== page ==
How does it work?

    • Recurring characters: storyline which appears in each lessons and expose students to their worst fears about public speaking. Engages students as they relate to characters’ struggles. Establishes context for what’s to come in the lesson. Scaffolded design with activities and elements building upon one another
    • Discussion forums: Same as In other courses, but are designed to foster a sense of commonality and build empathy between students as they realize that they all feel the same anxieties and fears.
    • From the desk of…: Collections of short videos featuring instructors from around the country that offer insight, tips, and hints. Adds a level of authenticity to the course and provides more diverse experiences than what they’d receive in the traditional classroom.
    • Instant IQ: Quick video clips that deal with most salient issues on each topic. Feature a variety of subject matter experts.m it’s like having a special guest speaker in every module.
    • Delivery:
      • Content: Each lesson subdivided into 3+ Topics and include introduction, presentation, practice activities, and graded assignments.
      • Practice Activities: Allow students to play around with the content and experiment with the information and skills without worrying about the grade. Self-assessments in place so students can identify their own strengths and weaknesses.
      • Graded Assignments: Rubrics for grading assignments provided to students and instructor so that students can evaluate performances by recurring characters and see how their own work will be graded. For speeches, students record themselves and can submit recordings in a variety of ways such as submitting to dropbox, uploading video to YouTube, setting it as unlisted and providing link to instructor, and other methods as well.

    Textbook and course title is “Public Speaking: Preparation and Presentation in a Digital World”. The course is available from Coast Learning Systems. eBook and text are directly aligned to the course.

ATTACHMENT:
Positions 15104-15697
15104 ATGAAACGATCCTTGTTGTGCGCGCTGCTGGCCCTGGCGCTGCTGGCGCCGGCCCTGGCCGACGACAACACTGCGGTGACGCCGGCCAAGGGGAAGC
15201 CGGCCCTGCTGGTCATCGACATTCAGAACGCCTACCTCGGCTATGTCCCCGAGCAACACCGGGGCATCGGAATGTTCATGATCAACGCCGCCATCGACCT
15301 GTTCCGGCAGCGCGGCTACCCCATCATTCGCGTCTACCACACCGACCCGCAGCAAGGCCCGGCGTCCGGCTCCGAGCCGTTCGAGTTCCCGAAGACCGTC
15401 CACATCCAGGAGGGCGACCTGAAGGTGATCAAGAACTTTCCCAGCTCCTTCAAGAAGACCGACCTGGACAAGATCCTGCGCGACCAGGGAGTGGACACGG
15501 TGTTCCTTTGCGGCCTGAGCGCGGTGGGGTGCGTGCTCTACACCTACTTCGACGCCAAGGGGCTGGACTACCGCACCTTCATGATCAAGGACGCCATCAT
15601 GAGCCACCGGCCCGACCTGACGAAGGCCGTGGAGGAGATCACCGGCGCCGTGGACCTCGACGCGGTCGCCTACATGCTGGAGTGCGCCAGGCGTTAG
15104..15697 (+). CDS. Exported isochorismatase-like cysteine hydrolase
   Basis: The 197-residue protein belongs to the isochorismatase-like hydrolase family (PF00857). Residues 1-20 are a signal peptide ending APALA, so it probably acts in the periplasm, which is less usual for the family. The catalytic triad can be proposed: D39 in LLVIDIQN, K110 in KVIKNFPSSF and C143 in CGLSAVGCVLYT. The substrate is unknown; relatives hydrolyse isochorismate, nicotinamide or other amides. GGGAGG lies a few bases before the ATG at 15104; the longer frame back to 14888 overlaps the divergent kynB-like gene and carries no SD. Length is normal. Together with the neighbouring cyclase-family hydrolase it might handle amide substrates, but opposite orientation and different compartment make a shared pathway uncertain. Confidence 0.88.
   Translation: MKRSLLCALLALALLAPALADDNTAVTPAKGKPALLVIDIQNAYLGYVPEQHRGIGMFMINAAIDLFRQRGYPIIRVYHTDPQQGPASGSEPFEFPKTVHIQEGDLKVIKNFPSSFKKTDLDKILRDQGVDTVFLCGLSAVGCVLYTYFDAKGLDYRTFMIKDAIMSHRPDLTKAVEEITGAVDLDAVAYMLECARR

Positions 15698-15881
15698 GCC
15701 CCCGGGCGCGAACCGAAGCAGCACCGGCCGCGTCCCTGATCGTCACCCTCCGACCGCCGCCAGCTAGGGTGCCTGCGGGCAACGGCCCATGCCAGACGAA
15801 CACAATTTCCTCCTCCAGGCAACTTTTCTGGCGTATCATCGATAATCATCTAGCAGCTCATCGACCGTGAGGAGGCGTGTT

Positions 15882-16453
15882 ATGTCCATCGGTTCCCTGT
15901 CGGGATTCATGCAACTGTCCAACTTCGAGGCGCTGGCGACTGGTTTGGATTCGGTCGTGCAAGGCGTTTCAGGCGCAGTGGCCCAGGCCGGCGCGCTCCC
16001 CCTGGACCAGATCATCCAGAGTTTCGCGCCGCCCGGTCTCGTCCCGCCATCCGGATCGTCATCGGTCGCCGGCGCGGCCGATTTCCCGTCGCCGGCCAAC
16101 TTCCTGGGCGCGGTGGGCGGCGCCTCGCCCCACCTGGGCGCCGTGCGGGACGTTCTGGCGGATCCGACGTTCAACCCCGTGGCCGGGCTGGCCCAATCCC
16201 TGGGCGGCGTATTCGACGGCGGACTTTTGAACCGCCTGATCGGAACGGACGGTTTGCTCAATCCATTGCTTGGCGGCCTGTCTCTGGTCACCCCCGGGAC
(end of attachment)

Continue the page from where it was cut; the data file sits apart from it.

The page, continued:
Live from ITC – Day 3: Random Thoughts to Start the Day

    Once again, the keynote that kicked off the day was eye-opening, in more ways than one. Thanks to the [insert corporate brand name here] coffee provided by the [insert corporate brand name here] Hotel, I was alert and ready to learn, but no amount of coffee could have prepared me for this morning’s keynote.

    Let’s face it. Students come into college with (or without) a distinct goal in mind, but all too often, life happens and the students get sidetracked and wind up unable to complete their degree on time, and many drop out after one semester. This is not new news. The factors that lead students to want to pursue a college degree are quite often the very same things which keep them from succeeding. The desire to improve oneself and the strength of the dream are often diminished over time due to overwhelming life circumstances. Again, this is not new news.

    In order to keep students on track and help them achieve their dreams, we need to adjust the way we work. Institutions are designed to serve the needs of “traditional” students, but now, there are more “non-traditional” students than “traditional” students. How do we make the institution open and ready to serve these diverse needs?

    How can we help students get professional certifications and degrees? With the advent of open resources, like MITx and the Mozilla Open Badges, why can’t we incorporate these “mini-credentials” into the curriculum? Why can’t we have a system within a course or degree program which enables students to achieve these mini-credentials as a part of their curriculum. These are just random thoughts with no research, and I’m writing them now so I won’t lose them. But why can’t I, as a technology instructor, help my students earn badges (which are similar to achievements in video games) as they complete coursework? If the skills needed to earn these badges align with the course goals and objectives, then it shouldn’t be a problem. But what if there are some badges which sort of align with my course goals but not entirely? Can I do extra credit assignments which will allow the over achieves to get these extra badges? Is there a way I can have these badges represented in the LMS and carry over from semester to semester? Can we add the badges to transcripts?

    These are just food for thought, reactions to this morning’s presentation, about which I will blog later…

    Anyway, the next session is about to start, so I’m off to learn once more…

    Live from ITC: Day 2: Preparing Students for the Online Environment

    Last session of the day… This one is from the good folks from North Central Texas College. They have an ANGEL orientation class which is required for all students in online or hybrid classes. Students must complete the orientation course prior to starting the class. Each semester, faculty are required to post an updated course info page so that prospective students know up-front exactly what they should expect. Additionally, these pages give advisors a resource as well so they may better direct students.